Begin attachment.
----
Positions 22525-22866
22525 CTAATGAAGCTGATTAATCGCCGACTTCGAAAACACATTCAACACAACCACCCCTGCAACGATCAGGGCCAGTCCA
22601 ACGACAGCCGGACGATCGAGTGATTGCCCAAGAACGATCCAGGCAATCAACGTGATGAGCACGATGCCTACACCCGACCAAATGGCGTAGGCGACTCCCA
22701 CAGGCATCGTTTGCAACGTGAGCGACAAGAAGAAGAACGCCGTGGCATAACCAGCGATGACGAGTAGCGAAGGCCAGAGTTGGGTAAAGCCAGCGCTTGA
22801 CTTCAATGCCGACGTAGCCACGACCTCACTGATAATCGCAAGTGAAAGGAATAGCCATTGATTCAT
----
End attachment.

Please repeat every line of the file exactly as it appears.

Positions 22525-22866
22525 CTAATGAAGCTGATTAATCGCCGACTTCGAAAACACATTCAACACAACCACCCCTGCAACGATCAGGGCCAGTCCA
22601 ACGACAGCCGGACGATCGAGTGATTGCCCAAGAACGATCCAGGCAATCAACGTGATGAGCACGATGCCTACACCCGACCAAATGGCGTAGGCGACTCCCA
22701 CAGGCATCGTTTGCAACGTGAGCGACAAGAAGAAGAACGCCGTGGCATAACCAGCGATGACGAGTAGCGAAGGCCAGAGTTGGGTAAAGCCAGCGCTTGA
22801 CTTCAATGCCGACGTAGCCACGACCTCACTGATAATCGCAAGTGAAAGGAATAGCCATTGATTCAT